Whether you’re moving into a smaller abode or simply want to make more efficient use of existing rooms, there are at least 10 things you can do to free up space. By digitizing the piles of physical media in your home and relocating or replacing some equipment, you stand to become the big-time beneficiary of an analog-to-digital makeover!
If you were ever a VCR power user, you probably still possess hundreds of hand-labeled video cassettes that continue to consume valuable shelf or closet space. Why not selectively convert programs to digital files that take up almost no space, and then ditch the physical evidence? You can use a computer with composite video and stereo inputs, attach a USB peripheral with analog inputs or get a dedicated device that saves files to discs, cards or flash drives. Do the math: several 2 x 2 x 1-foot cartons or one 4 x 2 x 1-inch USB hard drive?
While digitizing home recordings of Star Trek: the Next Generation episodes complete with commercials and crawling weather alerts might seem like a lot of work for preserving readily-available programming, a home video of a child’s birthday party is unique content. So, you should prioritize what to digitize based on what’s irreplaceable. Old camcorder footage will most certainly be in an analog format, so the same digitizing options apply as with a VCR tape. In the mid-1990s, camcorders were introduced that that used miniDV cassettes with the signal in a digital format. The camcorder may contain a mini-FireWire (1394) output. To maintain the digital quality, you’ll want to have a FireWire input on your computer rather than going through the camcorder’s analog outputs.
Boxes filled with audio cassettes and crates stacked with record albums can similarly be discarded once the contents are converted to digital files. You may want to take pictures of LP covers, too. Though compact discs already store music in a digital format, 5-inch discs and jewel cases require shelf space—unless you transform the music into MP3 files or another computer-friendly format. Feel free to turn up the encoding bit rate to 256 kilobits per second or higher for better-sounding results. Songs on CDs are the easiest to move to your computer since you can do the conversion silently in the CD-ROM (or optical) drive at speeds considerably faster than the real-time playing of a record, for example.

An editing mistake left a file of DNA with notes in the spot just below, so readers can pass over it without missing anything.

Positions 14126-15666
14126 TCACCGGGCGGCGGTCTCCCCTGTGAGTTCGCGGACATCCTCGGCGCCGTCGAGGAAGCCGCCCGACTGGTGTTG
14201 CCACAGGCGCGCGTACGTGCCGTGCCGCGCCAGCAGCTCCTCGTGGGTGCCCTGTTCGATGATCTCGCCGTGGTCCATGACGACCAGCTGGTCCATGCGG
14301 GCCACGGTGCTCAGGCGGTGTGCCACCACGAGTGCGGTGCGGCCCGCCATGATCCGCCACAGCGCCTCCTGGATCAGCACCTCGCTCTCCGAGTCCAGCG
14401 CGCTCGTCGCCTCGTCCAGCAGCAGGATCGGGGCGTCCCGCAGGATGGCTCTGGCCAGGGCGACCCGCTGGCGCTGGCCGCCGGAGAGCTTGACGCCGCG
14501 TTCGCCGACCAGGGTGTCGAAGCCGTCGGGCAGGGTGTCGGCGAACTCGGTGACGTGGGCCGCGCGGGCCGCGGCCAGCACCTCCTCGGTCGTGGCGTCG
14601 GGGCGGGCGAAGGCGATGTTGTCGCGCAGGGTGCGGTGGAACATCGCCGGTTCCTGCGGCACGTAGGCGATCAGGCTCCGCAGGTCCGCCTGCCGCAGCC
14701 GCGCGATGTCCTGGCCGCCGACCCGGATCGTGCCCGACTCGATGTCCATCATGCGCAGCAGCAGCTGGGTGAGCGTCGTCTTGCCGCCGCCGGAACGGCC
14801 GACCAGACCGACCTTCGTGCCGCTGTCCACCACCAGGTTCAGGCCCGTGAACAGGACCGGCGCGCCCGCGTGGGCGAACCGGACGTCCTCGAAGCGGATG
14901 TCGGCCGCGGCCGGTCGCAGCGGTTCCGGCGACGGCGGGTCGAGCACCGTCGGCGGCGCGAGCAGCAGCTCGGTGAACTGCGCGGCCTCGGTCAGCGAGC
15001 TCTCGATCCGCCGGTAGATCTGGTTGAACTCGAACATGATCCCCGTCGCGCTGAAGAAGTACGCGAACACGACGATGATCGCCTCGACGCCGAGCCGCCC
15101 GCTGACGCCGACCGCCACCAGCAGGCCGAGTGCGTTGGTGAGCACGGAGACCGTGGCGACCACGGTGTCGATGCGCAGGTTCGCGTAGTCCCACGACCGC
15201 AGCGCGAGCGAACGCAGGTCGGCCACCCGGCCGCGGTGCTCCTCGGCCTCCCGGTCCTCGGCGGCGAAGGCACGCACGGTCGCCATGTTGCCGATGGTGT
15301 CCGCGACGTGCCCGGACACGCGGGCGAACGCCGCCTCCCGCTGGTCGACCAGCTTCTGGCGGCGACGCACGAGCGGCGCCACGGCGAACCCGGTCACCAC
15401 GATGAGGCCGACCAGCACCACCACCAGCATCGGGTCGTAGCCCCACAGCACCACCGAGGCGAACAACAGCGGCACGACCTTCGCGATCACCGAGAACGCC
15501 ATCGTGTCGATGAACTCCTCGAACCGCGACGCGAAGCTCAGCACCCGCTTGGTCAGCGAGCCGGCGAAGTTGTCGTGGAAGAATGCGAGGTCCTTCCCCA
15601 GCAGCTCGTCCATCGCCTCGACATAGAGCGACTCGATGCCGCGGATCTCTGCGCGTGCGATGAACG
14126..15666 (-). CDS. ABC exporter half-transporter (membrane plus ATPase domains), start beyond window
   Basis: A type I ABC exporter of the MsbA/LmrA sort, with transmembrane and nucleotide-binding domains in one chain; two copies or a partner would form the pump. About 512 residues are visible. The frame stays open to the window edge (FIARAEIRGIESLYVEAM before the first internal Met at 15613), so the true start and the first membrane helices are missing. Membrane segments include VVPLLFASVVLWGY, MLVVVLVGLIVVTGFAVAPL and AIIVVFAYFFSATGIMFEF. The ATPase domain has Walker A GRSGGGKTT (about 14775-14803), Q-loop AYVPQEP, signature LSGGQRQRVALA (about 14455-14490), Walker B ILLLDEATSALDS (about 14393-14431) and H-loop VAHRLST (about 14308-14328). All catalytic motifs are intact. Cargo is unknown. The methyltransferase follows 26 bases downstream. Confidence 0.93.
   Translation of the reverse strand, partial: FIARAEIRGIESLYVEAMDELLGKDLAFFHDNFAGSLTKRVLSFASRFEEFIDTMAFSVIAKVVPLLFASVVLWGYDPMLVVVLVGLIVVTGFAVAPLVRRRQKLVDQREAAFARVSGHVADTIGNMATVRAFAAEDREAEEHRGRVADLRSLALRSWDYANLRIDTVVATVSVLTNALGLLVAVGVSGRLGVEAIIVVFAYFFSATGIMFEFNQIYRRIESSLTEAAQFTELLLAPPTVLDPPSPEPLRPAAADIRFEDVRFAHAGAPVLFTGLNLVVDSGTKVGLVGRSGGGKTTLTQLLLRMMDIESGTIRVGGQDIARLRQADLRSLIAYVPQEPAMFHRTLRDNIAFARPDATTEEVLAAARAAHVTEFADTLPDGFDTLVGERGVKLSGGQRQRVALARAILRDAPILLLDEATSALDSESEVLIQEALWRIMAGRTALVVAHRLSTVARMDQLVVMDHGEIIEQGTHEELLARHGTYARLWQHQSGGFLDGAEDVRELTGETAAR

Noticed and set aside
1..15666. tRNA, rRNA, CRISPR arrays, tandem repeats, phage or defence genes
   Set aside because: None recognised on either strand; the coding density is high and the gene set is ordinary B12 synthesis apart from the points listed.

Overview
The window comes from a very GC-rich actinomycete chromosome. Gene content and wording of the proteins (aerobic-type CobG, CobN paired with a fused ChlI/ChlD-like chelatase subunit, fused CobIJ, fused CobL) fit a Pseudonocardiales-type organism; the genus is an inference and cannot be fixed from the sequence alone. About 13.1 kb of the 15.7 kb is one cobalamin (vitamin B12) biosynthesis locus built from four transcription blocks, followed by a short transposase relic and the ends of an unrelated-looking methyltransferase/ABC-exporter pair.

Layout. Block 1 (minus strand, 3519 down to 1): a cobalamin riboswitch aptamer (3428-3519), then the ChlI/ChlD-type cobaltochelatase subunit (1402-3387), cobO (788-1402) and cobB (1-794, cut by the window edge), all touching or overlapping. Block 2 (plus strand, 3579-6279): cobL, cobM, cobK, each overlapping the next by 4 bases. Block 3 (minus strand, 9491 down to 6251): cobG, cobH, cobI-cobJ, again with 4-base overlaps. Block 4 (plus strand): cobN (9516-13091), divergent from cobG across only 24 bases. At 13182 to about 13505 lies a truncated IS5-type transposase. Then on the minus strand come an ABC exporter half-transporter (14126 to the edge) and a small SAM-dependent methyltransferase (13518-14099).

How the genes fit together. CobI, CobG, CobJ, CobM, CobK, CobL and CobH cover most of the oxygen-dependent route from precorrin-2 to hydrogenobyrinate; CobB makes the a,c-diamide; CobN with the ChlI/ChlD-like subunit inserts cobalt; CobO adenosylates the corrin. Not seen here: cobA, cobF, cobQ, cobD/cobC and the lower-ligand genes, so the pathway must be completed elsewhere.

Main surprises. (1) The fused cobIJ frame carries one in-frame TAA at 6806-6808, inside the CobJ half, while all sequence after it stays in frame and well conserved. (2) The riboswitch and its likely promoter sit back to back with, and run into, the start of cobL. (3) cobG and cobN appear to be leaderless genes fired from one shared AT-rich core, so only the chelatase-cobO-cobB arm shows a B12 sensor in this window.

Snapshots can deteriorate over time. The colors fade, the paper warps. So, scanning them into a computer or using a service to convert them to DVD-ROMs or CD-ROMs not only lets you repurpose those shoeboxes for, say, shoes, but the process will also help preserve the images. Another benefit is that you’ll be able to organize and retrieve your pictures more easily once they’re digitally searchable.
Storing video, music and photos on a computer is the least you can do. If you have a home network, you can share your media with other devices including a Wi-Fi-enabled media player you hold in your hand or a media receiver you attach to a TV or stereo system. You can copy everything to a network attached storage (NAS) device. Think of it as a central archive dedicated to serving files to other computers and devices on your network. A NAS device can also be used to backup your data.
With a broadband Internet connection, you can store personal media like photos or video remotely on a website and retrieve or share them at will. You may also be able to stream content from home to your notebook computer when you’re away. As for Hollywood movies, it remains to be seen whether anyone but serious collectors will have a desire to keep a copy on the shelf when, at the rate things are moving, you’ll be able to stream or download virtually any title on demand.
The girth of an old TV or computer monitor is ample. The savings gleaned by replacing each cathode ray tube in your home with an LCD or plasma screen can be each measured in feet. Suddenly, you can get rid of a deep TV stand; now there’s room on the desk for things besides the monitor.
Home-theater buffs favor the enormous picture created by a front projector. Most projectors can be mounted to the ceiling, affording the dual benefits of more tabletop room for refreshments and less likelihood that a guest will cast a shadow on the action. Similarly, a flat panel mounted to the wall occupies less space that a TV attached to a stand squatting on a tabletop.
Turning on the virtual surround sound enhancement that employs the TV’s internal stereo speakers is better than using no external speakers at all, but you can get extra speakers and have your space, too. Small speakers can be wall-mounted, and rear speakers often can be connected wirelessly. A sound projector can be mounted under the TV for directing discrete audio channels to listeners. A sound bar and subwoofer can be added to the TV to improve on the TV’s own speakers.
Get a TV with a built-in DVD or Blu-ray player. That way you don’t have to plug in a separate player. Get a TV with built-in Wi-Fi reception to select sites like Netflix and YouTube. That way you don’t have to add a media receiver. For external sound, get a home theater in a box that combines the receiver with a Blu-ray player. The latter may even have Internet connectivity for streaming entertainment, too. For the home office, get an all-in-one printer, scanner, fax machine copier instead of dedicated devices. Think of all the desk space you’ll save.
The more components you have, the more remotes you’ll have strung out on the coffee table by the couch. Reasonably-priced remotes can learn the codes of your other remotes or be programmed from a computer with an Internet connection. By first selecting the device—such as your cable box/DVR, Blu-ray Disc player or receiver—subsequent button presses apply to that device. So, instead of always having to reach for a particular remote from an array spread out in front of you, you’ll be able to get through the evening with just one remote.